One area that we know works is universal Pre-K. As Nobel-laureate University of Chicago economist James Heckman noted in the Wall Street Journal in 2006,
It is a rare public policy initiative that promotes fairness and social justice and, at the same time, promotes productivity in the economy and in society at large. Investing in disadvantaged young children is such a policy. The traditional argument for providing enriched environments for disadvantaged young children is based on considerations of fairness and social justice. But another argument can be made that complements and strengthens the first one. It is based on economic efficiency, and it is more compelling than the equity argument, in part because the gains from such investment can be quantified -- and they are large.
There are many reasons why investing in disadvantaged young children has a high economic return. Early interventions for disadvantaged children promote schooling, raise the quality of the work force, enhance the productivity of schools, and reduce crime, teenage pregnancy and welfare dependency. They raise earnings and promote social attachment. Focusing solely on earnings gains, returns to dollars invested are as high as 15% to 17%.
Universal Pre-K is wise investment. The Denver program is still in it's infancy but the Denver Public Schools system and consequently the city of Denver and the state of Colorado will start to reap the benefits of this system in just a few years.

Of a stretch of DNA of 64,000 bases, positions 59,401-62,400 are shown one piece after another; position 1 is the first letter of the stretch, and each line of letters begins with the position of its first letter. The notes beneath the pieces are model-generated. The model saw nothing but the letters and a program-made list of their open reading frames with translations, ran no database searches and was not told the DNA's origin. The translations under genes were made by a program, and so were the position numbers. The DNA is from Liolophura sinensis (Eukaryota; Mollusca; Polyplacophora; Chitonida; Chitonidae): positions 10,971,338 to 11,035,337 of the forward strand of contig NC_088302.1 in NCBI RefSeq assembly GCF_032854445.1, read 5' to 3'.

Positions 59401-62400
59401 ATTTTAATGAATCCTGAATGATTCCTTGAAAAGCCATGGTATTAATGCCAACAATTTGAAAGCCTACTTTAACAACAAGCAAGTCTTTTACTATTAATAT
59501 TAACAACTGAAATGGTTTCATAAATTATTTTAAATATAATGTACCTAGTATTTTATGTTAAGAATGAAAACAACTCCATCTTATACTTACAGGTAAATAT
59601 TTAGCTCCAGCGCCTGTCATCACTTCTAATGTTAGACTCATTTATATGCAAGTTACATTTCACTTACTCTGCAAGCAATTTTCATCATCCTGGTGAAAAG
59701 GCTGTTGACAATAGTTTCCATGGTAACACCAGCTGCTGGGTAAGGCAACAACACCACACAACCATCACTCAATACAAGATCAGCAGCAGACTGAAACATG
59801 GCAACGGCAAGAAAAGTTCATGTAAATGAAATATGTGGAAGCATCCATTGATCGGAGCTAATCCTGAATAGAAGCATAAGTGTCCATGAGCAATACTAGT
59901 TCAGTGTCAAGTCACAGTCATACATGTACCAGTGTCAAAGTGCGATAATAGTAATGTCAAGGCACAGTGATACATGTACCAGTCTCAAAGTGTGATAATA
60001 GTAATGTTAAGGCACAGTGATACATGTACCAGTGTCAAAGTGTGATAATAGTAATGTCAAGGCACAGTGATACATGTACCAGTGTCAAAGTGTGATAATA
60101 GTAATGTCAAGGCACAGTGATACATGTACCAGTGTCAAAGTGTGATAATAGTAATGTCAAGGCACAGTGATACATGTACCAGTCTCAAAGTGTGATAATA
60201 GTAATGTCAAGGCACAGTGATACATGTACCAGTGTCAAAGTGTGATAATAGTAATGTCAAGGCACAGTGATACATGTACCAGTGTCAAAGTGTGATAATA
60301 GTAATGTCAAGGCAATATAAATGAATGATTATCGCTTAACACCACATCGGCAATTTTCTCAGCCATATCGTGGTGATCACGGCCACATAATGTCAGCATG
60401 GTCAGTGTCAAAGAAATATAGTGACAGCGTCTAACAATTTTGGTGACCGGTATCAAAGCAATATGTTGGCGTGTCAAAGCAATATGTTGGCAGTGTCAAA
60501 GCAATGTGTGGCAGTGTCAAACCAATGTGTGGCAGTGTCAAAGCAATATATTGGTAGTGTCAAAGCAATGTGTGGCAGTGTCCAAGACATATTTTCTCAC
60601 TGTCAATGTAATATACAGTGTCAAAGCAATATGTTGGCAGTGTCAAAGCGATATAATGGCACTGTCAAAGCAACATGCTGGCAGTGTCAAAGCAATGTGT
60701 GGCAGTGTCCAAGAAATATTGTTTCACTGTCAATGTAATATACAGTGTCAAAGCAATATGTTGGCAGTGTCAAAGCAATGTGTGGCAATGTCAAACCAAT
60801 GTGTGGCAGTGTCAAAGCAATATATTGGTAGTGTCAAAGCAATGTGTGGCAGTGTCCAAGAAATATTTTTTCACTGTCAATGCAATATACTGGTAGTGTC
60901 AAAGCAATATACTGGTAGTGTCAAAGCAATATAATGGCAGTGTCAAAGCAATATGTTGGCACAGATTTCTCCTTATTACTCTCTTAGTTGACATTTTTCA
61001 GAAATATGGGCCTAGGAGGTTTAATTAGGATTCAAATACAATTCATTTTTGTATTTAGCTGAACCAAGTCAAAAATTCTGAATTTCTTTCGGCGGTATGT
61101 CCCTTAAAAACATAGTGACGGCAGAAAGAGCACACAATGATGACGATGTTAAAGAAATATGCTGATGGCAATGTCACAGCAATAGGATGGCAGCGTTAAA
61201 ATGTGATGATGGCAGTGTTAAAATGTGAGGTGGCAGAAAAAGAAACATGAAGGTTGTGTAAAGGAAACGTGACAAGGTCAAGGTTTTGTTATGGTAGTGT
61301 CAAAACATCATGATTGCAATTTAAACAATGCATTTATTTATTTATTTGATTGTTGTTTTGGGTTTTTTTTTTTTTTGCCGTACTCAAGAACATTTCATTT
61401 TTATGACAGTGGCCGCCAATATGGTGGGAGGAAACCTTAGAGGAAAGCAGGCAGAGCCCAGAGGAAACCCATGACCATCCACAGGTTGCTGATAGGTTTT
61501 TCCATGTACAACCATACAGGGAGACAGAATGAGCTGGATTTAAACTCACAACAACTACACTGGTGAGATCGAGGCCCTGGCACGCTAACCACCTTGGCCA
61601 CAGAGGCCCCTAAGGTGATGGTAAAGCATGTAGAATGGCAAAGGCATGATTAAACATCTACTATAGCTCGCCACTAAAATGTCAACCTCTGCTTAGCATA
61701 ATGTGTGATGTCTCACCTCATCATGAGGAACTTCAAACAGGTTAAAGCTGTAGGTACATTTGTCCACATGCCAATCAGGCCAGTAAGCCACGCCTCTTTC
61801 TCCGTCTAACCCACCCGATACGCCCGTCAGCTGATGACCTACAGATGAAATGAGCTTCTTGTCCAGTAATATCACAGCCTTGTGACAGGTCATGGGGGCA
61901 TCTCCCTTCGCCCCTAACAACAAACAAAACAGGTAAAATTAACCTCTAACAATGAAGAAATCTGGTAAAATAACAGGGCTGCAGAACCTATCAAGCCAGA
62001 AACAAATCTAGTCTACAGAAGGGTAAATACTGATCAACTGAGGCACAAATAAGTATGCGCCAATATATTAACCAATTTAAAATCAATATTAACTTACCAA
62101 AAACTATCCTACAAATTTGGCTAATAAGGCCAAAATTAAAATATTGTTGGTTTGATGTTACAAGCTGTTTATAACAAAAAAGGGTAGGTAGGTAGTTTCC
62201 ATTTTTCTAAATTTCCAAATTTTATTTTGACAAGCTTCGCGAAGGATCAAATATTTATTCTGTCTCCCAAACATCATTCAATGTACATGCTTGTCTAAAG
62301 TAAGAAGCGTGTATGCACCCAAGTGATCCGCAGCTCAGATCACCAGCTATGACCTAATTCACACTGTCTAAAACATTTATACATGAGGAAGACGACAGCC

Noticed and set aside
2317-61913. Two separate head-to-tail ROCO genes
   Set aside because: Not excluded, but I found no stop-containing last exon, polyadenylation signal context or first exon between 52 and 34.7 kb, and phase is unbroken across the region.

Beyond universal Pre-K we see that charter schools do indeed work. Today's Denver Post has an article today on the success of the DPS charter schools and the increased parental demand for more charter schools,
Like other urban districts, Denver Public Schools has had trouble educating the city's poorest students. But two charter middle schools on the city's west side have proved it can be done.
The success of KIPP Sunshine Peak Academy and West Denver Preparatory Charter School is spurring a charter renaissance. At least a dozen charter schools are being planned for the city over the next decade based on high-performing models.
At the same time, a group of charter advocates is joining forces with plans to add dozens more schools to teach low-income urban youth on Colorado's Front Range.
I have never really understood the vehement opposition to charter schools from some in the Democratic party. Here in Colorado the lines were generally drawn between the Boulder Dems who opposed the schools and Denver Dems like House Majority Leader Terrance Carroll and Senate President Peter Groff who often crossed the aisle to support the charters. As one prominent state pol said to me, of course the Boulder Dems don't support charters - they already have good schools.
The point being that Boulder is not an urban setting. It's population is wealthy, educated and overwhelmingly white. DPS faces numerous socio-economic challenges in its student population that other districts in the state simply do not face.